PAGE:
1998: The Monica Lewinsky Oval Office sex scandal broke. Recorded conversations between Lewinsky and fellow Pentagon employee Linda Tripp revealed details of Lewinsky's sexual relationship with President Bill Clinton. The news of this extra-marital affair and the resulting investigation by Kenneth Starr eventually led to the impeachment of President Clinton by the U.S. House of Representatives. He was eventually acquitted of perjury and obstruction of justice charges in a Senate trial.
1998: Rep. Bob Livingston, R-La., resigned as Speaker of the House and Congress after Hustler Magazine threatened to publish an article detailing sexual indiscretions by Republican politicians, including the married Livingston. The Livingston scandal broke at the height of the Lewinsky scandal. Livingston was one of many Republicans demanding Clinton resign.
1998: A DNA study found that there is a DNA link between Thomas Jefferson's slave Sally Hemmings' descendants and the Jefferson family, but did not conclusively prove that Thomas Jefferson himself was their ancestor. Claims that Jefferson fathered children with Hemmings first arose during his first term as president.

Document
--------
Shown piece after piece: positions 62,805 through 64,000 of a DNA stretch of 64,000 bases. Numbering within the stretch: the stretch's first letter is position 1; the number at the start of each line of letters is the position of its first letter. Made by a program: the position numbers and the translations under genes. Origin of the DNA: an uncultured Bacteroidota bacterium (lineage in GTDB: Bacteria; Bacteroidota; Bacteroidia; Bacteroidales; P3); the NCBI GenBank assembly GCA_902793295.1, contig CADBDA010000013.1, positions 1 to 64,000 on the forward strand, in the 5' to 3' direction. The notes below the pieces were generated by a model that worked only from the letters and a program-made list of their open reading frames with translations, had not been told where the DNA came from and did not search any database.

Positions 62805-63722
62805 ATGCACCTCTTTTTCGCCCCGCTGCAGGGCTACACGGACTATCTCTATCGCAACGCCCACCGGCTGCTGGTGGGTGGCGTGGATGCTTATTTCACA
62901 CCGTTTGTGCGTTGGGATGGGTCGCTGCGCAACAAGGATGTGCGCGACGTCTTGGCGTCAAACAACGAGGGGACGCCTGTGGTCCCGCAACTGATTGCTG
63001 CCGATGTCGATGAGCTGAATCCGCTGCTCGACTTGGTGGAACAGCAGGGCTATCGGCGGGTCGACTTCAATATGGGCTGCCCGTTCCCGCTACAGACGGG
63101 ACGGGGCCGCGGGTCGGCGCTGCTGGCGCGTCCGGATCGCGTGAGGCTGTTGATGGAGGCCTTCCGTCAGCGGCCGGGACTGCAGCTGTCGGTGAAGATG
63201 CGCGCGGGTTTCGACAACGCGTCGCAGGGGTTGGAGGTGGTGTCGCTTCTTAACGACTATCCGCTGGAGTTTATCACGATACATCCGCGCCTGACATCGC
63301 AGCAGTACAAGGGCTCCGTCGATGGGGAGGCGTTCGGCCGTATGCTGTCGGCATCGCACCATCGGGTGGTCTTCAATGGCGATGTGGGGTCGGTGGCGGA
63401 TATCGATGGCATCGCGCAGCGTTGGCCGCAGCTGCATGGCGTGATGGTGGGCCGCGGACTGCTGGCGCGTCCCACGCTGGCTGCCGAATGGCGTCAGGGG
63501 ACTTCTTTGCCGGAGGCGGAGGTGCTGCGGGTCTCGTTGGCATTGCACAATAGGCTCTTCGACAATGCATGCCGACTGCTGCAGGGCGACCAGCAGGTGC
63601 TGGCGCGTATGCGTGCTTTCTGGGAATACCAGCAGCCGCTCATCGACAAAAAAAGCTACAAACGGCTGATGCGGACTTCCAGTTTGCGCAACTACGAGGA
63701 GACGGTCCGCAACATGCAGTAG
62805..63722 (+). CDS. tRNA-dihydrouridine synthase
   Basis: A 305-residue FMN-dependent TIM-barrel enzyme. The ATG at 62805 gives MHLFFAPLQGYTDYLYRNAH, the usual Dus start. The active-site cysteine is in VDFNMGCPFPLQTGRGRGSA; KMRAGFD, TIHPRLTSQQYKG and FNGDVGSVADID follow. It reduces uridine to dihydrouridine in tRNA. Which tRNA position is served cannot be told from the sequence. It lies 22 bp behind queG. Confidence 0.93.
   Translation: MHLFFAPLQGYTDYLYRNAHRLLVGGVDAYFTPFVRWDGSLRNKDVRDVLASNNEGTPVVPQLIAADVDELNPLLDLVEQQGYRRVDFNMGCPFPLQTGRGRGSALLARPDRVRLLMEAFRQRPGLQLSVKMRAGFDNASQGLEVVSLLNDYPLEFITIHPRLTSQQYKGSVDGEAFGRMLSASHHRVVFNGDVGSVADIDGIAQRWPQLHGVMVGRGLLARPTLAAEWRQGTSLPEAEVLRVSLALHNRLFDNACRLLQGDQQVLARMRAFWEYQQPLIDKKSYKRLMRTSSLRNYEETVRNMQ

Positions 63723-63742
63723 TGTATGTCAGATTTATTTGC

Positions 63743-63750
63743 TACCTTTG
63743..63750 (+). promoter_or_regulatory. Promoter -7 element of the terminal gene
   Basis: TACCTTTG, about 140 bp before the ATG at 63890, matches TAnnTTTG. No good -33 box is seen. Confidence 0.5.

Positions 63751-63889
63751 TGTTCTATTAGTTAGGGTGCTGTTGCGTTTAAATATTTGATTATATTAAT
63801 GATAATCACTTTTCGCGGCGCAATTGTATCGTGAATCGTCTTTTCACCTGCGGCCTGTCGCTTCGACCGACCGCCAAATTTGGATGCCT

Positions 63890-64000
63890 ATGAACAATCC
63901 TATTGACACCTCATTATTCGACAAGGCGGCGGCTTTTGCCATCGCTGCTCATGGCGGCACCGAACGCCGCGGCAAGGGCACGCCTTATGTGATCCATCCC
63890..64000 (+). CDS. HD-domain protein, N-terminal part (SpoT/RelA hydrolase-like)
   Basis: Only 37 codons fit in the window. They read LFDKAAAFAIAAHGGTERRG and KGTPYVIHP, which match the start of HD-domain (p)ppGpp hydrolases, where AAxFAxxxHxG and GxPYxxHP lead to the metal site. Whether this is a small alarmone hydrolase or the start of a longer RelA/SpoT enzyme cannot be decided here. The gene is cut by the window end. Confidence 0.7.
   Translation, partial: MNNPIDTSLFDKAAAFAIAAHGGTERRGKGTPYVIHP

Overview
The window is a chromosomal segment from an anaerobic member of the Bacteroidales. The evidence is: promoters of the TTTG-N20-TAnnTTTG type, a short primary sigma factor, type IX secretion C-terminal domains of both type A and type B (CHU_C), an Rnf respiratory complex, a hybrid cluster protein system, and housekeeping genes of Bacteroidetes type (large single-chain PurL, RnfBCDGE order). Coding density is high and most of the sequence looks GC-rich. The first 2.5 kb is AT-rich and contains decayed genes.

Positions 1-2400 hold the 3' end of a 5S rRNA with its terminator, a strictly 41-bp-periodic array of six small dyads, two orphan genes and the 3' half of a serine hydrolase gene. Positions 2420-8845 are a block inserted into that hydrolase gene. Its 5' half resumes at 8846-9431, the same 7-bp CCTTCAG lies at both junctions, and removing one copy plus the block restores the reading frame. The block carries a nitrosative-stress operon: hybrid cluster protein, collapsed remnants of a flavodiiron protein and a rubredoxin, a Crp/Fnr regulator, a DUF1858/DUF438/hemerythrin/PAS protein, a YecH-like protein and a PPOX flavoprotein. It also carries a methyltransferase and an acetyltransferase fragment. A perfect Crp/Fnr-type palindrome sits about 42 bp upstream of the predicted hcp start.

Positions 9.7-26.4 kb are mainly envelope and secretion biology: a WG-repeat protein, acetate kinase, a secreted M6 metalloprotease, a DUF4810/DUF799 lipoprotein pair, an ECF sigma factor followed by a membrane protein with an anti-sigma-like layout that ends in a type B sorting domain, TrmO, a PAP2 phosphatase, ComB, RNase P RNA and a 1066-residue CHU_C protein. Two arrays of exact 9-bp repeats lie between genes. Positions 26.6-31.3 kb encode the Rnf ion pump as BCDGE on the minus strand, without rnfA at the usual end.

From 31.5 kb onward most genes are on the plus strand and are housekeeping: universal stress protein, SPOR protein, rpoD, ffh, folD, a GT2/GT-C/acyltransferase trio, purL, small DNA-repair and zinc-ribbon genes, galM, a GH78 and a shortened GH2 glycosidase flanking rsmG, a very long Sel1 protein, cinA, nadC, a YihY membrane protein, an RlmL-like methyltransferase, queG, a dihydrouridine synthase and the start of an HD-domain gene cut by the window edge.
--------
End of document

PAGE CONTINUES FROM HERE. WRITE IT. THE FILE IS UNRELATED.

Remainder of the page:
2001: Rep. Gary Condit, D-Calif., became the subject of a political scandal after the disappearance of a Federal Bureau of Prisons intern, Chandra Levy. A police investigation revealed that Condit was having an affair with Levy and it was alleged that the affair may have led to her murder. Levy's remains were discovered in May 2002 by a man walking his dog in a secluded area of Rock Creek Park in Washington, D.C. The medical examiner declared that Levy's death was the result of homicide. The case remains unsolved. Condit lost a primary election in 2002 and left Congress at the end of his term in 2003.